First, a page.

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WHAT'S NEW

CHE Partner Receives SOT 2016 Public Communications Award

4/6/2016: CHE Partner Dr. Steve Gilbert was honored at the Society of Toxicology's 2016 Annual Conference with the SOT Public Com- munications Award. Dr. Gilbert, director and founder of the Institute for Neurotoxicology and Neurological Disorders as well as Toxipedia, has published a robust collection of resources, including a free online toxicology encyclopedia, a book “A Small Dose of Toxicology”, and an interactive poster “Milestones of Toxicology”, which has been translated into 14 languages.

When asked to comment, Dr. Gilbert said, “I was thrilled to receive this recognition because I believe that one of the most important things that toxicologists and public health professionals can do is to share their knowledge and scientific information about the health effects of chemicals as widely as possible. We have an ethical responsibility to ensure that our children have an environment free of harmful chemicals that allow them to reach and maintain their full potential.”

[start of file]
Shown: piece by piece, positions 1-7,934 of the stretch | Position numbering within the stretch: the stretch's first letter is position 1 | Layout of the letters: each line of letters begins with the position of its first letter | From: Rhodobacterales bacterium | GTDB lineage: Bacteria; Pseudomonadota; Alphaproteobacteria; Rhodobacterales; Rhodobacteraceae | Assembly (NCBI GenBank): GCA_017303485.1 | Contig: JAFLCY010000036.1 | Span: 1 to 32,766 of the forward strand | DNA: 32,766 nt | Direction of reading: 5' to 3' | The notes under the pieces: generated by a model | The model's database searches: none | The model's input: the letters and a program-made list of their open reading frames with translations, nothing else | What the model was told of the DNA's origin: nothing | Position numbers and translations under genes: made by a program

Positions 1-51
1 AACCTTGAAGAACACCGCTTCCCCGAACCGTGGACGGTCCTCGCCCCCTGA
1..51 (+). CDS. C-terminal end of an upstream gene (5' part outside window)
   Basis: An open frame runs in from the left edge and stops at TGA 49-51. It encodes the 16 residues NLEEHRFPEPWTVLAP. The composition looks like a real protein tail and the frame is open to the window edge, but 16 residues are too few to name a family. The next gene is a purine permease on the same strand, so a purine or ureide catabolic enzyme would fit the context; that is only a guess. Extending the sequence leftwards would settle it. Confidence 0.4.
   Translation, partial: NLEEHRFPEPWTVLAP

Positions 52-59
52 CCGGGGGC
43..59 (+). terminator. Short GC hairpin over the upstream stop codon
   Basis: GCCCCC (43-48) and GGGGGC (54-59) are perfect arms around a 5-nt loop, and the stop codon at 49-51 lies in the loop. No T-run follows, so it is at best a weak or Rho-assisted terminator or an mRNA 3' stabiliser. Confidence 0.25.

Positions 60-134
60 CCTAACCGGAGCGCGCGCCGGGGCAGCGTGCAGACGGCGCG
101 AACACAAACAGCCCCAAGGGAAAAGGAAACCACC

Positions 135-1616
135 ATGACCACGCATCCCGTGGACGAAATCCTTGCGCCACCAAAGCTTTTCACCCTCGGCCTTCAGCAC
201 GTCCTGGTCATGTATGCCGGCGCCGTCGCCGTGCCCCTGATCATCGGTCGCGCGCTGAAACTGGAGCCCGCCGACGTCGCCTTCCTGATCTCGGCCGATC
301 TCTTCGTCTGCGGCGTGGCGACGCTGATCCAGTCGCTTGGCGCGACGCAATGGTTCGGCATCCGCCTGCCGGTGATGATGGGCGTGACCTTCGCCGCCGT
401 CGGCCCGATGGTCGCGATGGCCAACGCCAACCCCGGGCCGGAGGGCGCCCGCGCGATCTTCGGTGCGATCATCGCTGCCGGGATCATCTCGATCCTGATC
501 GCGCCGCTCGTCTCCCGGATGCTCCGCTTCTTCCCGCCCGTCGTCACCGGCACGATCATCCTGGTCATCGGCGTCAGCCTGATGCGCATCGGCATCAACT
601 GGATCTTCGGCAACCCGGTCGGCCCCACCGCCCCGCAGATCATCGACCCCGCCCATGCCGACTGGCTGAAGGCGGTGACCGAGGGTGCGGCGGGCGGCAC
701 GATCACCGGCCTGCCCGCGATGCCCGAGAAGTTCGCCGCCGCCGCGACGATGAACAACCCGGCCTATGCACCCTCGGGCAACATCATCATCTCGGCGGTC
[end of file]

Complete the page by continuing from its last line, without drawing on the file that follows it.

CHE is also very pleased that Dr. Gilbert has agreed to have Toxipedia merge with CHE later this year. Keep a look out for information on this exciting new partnership in the coming months!

New CHE Listserv: CHE Technology and Environmental Health

4/5/16: Technologies, new and not so new, are continuously changing our bodies, our sense of self, and the conditions for life on earth. CHE Technology and Environmental Health addresses the need for a dedicated CHE space to track and dialogue about these changes. CHE Technology is co-coordinated by Michael Lerner, President of Commonweal, and CHE partner Jackie Lombardo, member of the Board of Directors at SafeMinds and the Sierra Club's National Toxics Committee.

To read more or join the listserv, please visit the CHE Technology webpage.

CHE Partners Among Four Leading Researchers Awarded by the ENDO Society